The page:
While the Green Horde continues to roam the countryside, gobbling up everything in it’s wake, lets see some other games on Kickstarter worthy of a second look.
First up is a game from Pandasaurus Games and Hisashi Hiyashi, designer of Yokohama and Trains, called Minerva. Minerva is being called a brain burning tile laying game where the location of the tiles being placed has as much importance as the tiles themselves. The reason for this is that each tile has an ability, but the abilities on the tiles aren’t triggered when they are placed in your tableau. It isn’t until you put down a residence tile that they are triggered, and then it’s only the tiles in that row. This is how you will gain resources, buy buildings, and eventually be able to purchase the temples to score big VP bonuses at the end. Needless to say this game has a lot of tough decisions going as you determine how to build your tiled engine so that you can reap the most victory points. Check out the Kickstarter today if this sounds like something you want to try.
Not enough Cthulhu in your life? Do you think Carcassonne is too boring just building out a normal city? Well Carcosa is here to answer the call and give you your cthulhu based Carcassonne game. And as you can probably guess, this game plays much like the quintessential classic where you are drawing tiles and placing tiles, and then placing your cultists to claim majorities on different features. Some differences come in the form of hidden information and the effects tiles can have when fully revealed. On your turn you will place a tile you drew and looked at, but that tile will be face down, which for most tiles doesn’t change anything. But, there are some tiles with a yellow mark on them, and these are the tiles which will have special effects when they are revealed, causing events like devouring several cultists on the board. Plus with your cultists going mad and needing to recover whenever they score, you have a very different feeling game to normal Carcassonne. Check out the Kickstarter today, and try to keep your sanity.
Next is a game which takes the Greek gods of old and gives them a high tech make-over for an interesting new take on territory control, called Lords of Hellas. Lords of Hellas’ look is very eye catching, taking mythological characters like Hercules, Helena, and the Minotaur and giving them a technology upgrade. This also carries over into the huge monuments in the game of various Greek gods like Zeus, Hermes, and Athena, each standing nearly 5″ tall when fully built. Gameplay for the game is territory control, but that alone would be boring, so changes and tweaks have been made to keep things fresh and new. Multi-use cards give you tough choices in a game with few resources, do you play them to help in battle or for their resources? Multiple end game conditions make it so that if you are losing on one front, you might still be able to win on another. The heroes of each army also bring asymmetry to the game with different abilities and start conditions, plus you can upgrade your hero throughout the game making them even better. Overall there are lots of things to like about this game, so check out their Kickstarter page to see everything it has to offer.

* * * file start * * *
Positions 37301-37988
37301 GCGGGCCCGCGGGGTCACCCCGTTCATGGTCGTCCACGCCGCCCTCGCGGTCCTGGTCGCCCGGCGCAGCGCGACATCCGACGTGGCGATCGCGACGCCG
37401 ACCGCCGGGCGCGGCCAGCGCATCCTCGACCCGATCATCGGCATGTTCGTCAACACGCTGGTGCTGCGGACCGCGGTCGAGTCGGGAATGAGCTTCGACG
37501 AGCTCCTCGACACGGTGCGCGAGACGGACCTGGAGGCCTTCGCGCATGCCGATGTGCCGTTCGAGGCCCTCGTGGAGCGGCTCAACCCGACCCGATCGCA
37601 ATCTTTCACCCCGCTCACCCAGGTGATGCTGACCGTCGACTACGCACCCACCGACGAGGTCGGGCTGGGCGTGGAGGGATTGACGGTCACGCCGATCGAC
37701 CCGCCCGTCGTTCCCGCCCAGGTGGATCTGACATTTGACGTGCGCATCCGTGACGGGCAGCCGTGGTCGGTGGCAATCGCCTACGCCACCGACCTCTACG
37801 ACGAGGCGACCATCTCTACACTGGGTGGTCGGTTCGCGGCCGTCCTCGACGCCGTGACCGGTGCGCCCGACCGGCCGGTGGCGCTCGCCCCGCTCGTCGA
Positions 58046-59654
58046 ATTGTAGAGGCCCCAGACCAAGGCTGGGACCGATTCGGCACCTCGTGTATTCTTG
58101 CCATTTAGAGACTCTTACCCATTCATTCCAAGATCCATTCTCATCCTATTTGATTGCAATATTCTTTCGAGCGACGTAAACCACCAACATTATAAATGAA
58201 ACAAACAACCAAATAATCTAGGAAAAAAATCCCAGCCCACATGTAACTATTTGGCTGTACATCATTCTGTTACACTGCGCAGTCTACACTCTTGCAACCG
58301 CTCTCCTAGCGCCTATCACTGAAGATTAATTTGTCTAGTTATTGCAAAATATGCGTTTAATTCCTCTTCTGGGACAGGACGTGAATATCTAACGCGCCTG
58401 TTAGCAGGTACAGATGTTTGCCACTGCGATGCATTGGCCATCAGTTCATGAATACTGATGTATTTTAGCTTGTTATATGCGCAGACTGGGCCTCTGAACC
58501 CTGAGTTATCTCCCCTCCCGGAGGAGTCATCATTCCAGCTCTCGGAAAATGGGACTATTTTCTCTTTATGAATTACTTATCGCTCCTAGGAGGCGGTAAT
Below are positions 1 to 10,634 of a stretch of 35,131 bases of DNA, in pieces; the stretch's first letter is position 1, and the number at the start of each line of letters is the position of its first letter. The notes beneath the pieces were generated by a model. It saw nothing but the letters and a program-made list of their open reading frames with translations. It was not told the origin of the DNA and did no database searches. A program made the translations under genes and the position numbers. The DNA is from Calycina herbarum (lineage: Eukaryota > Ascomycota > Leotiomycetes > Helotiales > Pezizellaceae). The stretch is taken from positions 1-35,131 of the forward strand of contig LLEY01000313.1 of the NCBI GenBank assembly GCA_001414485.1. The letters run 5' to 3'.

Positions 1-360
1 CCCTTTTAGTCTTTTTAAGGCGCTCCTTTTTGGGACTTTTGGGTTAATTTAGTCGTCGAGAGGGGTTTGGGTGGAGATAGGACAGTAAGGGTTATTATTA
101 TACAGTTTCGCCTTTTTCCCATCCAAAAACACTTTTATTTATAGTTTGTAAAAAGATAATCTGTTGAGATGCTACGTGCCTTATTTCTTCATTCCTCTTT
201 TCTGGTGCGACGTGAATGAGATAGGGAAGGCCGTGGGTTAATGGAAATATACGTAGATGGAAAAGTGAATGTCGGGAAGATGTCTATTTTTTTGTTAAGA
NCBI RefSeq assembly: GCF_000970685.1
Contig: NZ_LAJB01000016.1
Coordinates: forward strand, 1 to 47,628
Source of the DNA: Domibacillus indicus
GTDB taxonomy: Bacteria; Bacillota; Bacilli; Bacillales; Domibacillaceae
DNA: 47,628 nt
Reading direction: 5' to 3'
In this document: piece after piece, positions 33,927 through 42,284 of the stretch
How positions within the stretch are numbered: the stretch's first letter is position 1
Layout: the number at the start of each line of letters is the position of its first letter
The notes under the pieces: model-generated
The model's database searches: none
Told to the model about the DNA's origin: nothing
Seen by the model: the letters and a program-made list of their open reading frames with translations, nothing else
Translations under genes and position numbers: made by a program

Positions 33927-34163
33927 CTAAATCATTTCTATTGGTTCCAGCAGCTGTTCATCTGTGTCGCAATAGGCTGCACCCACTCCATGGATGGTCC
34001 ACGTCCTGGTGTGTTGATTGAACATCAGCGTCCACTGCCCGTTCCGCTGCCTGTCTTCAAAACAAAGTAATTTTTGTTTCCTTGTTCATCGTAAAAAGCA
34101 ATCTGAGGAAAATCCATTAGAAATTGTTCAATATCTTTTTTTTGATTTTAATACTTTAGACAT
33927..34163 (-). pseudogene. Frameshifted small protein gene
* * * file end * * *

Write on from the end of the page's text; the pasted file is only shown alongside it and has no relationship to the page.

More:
Finally we have something that is half game, half teaching tool called Turing Tumble, a name that plays on the famous Turing Test which tests for artificial intelligence. The board is vertical with lots of pegs on it for the placement of different gears, flippers, switches, as well as launchers and catchers for two sets of colored marbles. As you place the pieces on the board, you can get the board to sort or combine the colored marbles in predictable ways or do other functions. It can even be taken as far as creating a calculator for doing math, making this board a mechanical computer that kids will have fun playing with. The game aspect of the Turing Tumble comes from the included comic book which has you following the adventures Alia, a space engineer, as she tries to escape from a deserted planet. The puzzles in the game start out easy and get harder as they go along, teaching your kinds the basics of computers and helping them build more complex sequences. If this sounds as interesting to you as it does to me, head on over to their Kickstarter page.
Diplomacy, chivalry, and dastardly deceit in 15th century France! Fief is a game of dynastic ambition, where players assume the robles of nobles in the 15th century Kingdom of France.
Each player strives to become the most powerful ruling force in the Kingdom by gaining control of Fief and Bishopric territories. In turn, they acquire Royal and Ecclesiastical (church) titles which give their families influence to elect the next Pope and King. Players strengthen their positions by negotiating marriage alliances between their families, setting the stage for love, treachery and deception!
- Ages 12+
- 3-6 players
- 2 hour play time